What makes a worthwhile object of care? Early in 2019 lesser Flamingo chick euphoria took hold of the small historical diamond mining city of Kimberley in central South Africa. A rapid, publicly driven rescue operation mobilized in response to the plight of thousands of baby flamingos, abandoned by their flock due to drought. Hundreds of volunteers streamed to the SPCA on the edge of the city where we cradled soft, quaking, chicks in our hands, tenderly forcing beaks open for syringes loaded with prawns and baby cereal, depleting these stocks from city supermarkets. The plight of the flamingoes was broadcast as far as the CNN, and donations solicited and sent from across the globe. Prominent among these was a local diamond mining company. The narrative around the plight of the chicks suggested the local municipality was to shoulder the blame for what was assumed to be a native flock crucial for species survival. However, the flock only settled there in 2005, and lesser flamingo regularly experience successive failed breeding seasons. Regarding municpal negligence, it was the most likely the very presence of effluent in water run-off that attracted them in the first instance due to its role in the production of nutritious algae. The same effluent is used in mining operations. This paper takes a cue from Hannah Landecker to “recount the remaking of nutritive and toxic relations between plants, animals, microbes, minerals and humans” (2019:551). Drawing on ethnography, interviews and media analysis I trace the value of sewerage in a complex web of care and value anchored in colonial and Apartheid norms of personhood. The analysis is scaled from minutiae (algae and mineral), across geological time, and geopolitical space (including Apartheid infrastructures, and bird and human guts). This metabolic approach conducted in the city famous for “the Big Hole” (the world’s largest open-pit mine) helps us glimpse the stakes in fashioning environments in the name of care.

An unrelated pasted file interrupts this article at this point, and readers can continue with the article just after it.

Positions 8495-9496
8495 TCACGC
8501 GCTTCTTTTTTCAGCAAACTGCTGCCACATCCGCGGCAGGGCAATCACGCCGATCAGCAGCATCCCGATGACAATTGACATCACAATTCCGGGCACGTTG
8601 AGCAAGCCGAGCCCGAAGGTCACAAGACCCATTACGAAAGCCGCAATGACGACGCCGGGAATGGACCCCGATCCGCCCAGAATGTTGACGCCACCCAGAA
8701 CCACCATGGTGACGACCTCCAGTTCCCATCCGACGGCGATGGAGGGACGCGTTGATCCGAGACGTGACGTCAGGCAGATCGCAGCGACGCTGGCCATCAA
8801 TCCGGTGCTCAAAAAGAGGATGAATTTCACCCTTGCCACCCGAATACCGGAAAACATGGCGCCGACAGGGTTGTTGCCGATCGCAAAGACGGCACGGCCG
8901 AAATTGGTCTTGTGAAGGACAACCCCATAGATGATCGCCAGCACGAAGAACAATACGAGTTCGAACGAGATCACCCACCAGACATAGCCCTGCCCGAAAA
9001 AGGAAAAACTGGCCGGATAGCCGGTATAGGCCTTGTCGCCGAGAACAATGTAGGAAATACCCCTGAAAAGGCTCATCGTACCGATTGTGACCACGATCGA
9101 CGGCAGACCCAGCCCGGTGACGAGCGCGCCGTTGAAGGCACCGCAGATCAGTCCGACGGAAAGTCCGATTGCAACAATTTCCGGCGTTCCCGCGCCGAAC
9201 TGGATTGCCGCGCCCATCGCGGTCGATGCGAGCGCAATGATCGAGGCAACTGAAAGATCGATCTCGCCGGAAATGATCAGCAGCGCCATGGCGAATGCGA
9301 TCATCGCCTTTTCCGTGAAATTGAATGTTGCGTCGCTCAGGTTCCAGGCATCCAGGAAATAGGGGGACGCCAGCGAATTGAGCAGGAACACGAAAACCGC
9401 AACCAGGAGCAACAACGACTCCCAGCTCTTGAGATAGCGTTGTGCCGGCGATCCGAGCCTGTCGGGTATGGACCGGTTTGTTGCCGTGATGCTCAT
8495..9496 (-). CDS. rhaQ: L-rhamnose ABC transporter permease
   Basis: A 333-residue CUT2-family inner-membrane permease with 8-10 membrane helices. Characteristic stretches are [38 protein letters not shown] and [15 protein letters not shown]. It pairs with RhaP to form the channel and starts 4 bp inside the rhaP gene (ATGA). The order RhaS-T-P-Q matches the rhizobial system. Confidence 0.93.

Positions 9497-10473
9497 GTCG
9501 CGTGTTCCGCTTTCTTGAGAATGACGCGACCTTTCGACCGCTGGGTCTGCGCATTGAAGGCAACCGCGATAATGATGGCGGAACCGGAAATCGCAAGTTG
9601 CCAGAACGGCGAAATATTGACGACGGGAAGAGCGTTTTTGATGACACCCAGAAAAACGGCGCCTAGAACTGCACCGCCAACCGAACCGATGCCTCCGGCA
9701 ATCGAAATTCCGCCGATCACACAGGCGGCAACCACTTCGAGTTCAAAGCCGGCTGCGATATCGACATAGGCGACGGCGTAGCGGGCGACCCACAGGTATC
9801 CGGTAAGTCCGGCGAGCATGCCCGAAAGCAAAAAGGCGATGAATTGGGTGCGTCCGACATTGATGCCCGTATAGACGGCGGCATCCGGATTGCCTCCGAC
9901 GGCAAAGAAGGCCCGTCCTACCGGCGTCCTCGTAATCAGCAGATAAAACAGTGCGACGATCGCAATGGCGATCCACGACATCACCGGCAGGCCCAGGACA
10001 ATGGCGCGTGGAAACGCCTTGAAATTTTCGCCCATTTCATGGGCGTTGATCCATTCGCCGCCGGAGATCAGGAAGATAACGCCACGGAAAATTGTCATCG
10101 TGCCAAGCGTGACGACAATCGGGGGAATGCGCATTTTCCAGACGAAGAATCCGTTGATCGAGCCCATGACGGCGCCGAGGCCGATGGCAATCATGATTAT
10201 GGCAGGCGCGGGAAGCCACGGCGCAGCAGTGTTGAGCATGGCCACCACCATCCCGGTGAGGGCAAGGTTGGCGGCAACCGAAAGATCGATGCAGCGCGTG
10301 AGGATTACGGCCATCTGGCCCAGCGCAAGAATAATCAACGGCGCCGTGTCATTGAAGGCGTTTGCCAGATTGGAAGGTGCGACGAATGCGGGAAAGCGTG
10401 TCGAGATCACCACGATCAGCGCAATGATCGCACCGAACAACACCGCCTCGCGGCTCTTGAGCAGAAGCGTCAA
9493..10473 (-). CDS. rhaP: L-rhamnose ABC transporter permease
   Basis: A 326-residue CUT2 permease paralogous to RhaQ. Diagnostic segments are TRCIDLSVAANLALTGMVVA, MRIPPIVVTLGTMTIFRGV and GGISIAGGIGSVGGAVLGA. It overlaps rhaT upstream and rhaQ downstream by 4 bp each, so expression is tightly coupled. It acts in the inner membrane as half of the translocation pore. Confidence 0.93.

Abstract by Carina Truyts, submitted to the 4S 2021 Panel Toxic Goodness: Harmful Legacies, Hopeful Futures
Carina Truyts, "Lesser Flamingo Life and Death: Nourishing Toxicity, ‘Generous’ Mines and Metabolic Transitions in Kimberley, South Africa", contributed by Duygu Kasdogan, STS Infrastructures, Platform for Experimental Collaborative Ethnography, last modified 8 September 2021, accessed 20 October 2021.